Autumn 2007 / Leading Edge
Oceans on Mars

Ridges on the red planet might have been shorelines

More than 30 years after Viking spacecraft images originally suggested the red planet might once have been blue, U of T physics professor Jerry Mitrovica and a team of U.S. researchers from Berkeley and Harvard have found evidence that Mars long ago supported two huge oceans. “What the rovers are seeing today, with isolated evidence of water here and there, is just the tip of it,” says Mitrovica.

The group’s findings were recently published in the journal Nature and have reignited interest in a theory that had fallen out of favour in the 1980s. Although the Viking images revealed long, linear landforms stretching across the Martian landscape, few accepted the idea that they were the remains of ancient shorelines. This was because the landforms varied in height, ranging between one and three kilometres instead of being mostly flat, as one might expect shorelines to be.

That wasn’t a sticking point for Mitrovica and his colleagues, though. They proposed that the height variation
was the result of a gradual shift in the planet’s north-south axis within the past two to three billion years. This shifting axis deformed the land, causing it to buckle. “[The axis] changed on Earth, so there’s no reason to think it couldn’t have changed on Mars,” says Mitrovica.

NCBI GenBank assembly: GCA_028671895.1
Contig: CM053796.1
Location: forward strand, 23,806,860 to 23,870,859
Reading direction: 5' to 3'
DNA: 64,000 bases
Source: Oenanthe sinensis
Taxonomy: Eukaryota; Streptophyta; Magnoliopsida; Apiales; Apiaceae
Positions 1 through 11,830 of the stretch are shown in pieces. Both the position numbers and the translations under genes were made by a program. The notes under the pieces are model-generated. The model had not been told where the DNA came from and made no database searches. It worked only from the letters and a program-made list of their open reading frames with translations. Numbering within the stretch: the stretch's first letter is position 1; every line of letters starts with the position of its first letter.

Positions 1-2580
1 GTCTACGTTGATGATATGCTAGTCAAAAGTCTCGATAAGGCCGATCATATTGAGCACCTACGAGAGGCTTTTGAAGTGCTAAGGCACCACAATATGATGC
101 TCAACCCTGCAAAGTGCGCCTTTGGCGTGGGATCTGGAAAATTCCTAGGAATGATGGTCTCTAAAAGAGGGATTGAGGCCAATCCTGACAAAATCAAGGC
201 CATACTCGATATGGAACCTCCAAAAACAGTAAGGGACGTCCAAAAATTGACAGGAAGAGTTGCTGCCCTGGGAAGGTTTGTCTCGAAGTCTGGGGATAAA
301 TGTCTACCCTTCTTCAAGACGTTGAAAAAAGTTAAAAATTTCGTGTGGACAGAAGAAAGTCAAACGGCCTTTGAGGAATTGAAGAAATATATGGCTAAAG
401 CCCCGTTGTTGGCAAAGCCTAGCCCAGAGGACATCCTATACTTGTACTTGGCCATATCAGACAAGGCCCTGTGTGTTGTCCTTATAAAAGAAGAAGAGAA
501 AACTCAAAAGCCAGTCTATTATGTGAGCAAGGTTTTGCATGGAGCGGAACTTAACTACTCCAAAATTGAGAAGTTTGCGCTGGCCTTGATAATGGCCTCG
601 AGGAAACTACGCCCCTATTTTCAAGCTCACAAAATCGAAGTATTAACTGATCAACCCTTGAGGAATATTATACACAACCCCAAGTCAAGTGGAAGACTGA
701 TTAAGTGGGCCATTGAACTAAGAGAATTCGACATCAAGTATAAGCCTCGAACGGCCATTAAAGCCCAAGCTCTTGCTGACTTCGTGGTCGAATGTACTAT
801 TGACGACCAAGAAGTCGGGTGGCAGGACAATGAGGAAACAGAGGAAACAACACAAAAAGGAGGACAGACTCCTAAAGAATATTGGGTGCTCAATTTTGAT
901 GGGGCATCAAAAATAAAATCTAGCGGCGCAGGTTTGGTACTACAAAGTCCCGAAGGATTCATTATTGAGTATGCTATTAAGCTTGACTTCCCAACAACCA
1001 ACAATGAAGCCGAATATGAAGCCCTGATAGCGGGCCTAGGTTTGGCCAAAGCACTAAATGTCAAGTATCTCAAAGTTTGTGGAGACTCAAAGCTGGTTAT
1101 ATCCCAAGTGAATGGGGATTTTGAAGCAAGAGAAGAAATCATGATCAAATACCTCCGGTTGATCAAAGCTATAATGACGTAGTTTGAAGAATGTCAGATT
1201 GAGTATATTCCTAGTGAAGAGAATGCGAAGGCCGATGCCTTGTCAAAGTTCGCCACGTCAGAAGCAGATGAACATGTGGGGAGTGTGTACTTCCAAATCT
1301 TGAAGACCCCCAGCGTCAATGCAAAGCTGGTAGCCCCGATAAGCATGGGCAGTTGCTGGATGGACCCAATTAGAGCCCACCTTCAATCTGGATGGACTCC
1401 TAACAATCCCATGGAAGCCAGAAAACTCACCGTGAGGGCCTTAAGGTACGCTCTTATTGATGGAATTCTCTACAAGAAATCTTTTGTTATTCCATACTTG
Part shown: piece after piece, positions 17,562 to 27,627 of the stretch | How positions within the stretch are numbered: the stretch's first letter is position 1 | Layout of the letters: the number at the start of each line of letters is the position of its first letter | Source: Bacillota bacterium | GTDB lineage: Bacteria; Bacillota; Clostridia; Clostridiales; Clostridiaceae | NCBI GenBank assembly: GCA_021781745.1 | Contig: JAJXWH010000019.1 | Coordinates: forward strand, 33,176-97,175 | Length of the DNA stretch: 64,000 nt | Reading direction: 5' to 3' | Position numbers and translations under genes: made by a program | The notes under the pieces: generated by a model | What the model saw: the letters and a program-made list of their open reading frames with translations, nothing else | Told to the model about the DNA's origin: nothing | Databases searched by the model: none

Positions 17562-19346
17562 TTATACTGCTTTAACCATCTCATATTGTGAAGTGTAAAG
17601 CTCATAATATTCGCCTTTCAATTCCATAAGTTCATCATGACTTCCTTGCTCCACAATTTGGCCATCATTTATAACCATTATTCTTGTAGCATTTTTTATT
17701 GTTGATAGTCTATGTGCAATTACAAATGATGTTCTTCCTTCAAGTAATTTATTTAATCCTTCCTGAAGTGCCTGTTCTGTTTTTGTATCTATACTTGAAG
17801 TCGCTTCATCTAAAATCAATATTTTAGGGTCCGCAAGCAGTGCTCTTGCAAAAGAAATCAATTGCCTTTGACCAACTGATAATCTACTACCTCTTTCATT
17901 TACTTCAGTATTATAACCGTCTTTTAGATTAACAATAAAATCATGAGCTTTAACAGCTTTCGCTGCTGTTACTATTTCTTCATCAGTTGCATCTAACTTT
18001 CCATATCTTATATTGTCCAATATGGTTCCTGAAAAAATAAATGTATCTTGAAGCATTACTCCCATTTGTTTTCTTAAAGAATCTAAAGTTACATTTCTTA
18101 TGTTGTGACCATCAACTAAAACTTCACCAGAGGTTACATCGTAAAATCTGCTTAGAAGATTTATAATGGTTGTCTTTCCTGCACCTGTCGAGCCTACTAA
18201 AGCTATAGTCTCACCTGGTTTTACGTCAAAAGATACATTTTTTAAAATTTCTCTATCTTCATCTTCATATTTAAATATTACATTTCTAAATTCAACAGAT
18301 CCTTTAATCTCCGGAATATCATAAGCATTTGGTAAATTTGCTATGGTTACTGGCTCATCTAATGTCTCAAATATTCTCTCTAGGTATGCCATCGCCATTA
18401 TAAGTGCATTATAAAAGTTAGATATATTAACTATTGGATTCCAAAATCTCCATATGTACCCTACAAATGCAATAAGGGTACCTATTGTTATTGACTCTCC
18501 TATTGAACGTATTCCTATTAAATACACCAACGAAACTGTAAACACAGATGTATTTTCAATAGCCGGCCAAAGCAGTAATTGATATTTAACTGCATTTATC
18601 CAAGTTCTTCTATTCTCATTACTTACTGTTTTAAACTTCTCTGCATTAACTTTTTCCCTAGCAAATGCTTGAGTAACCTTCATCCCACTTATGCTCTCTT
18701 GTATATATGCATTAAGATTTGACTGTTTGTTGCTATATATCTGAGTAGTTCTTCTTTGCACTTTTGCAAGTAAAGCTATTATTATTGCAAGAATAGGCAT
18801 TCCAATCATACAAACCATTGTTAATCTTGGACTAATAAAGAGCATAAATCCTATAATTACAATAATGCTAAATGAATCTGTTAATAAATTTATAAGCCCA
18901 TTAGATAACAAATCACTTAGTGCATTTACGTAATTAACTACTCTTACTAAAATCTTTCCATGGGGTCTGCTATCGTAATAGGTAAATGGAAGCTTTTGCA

Armed with that theory, the researchers studied how the poles could have moved to create the shoreline deformation visible today. They discovered that the poles could have moved along only one path because of the location of Tharsis, a volcano so massive that it could not be budged from its position on the planet’s equator – even by as great a force as a shifting planetary axis. That one path matches the pattern of height variation in the shorelines today. “This all just hangs together so elegantly that there’s simply no way around it,” says Mitrovica. “It fits what we know about the dynamics of Mars, it fits what we know about the age of the shorelines and it fits what we know about Tharsis.”

He says his team’s findings have provocative implications for future Mars exploration missions. “Water isn’t stable in the current Martian atmosphere, so most conclude that the water just went downward into the subsurface and later froze. So, we still have oceans there, they just aren’t visible to the eye.”

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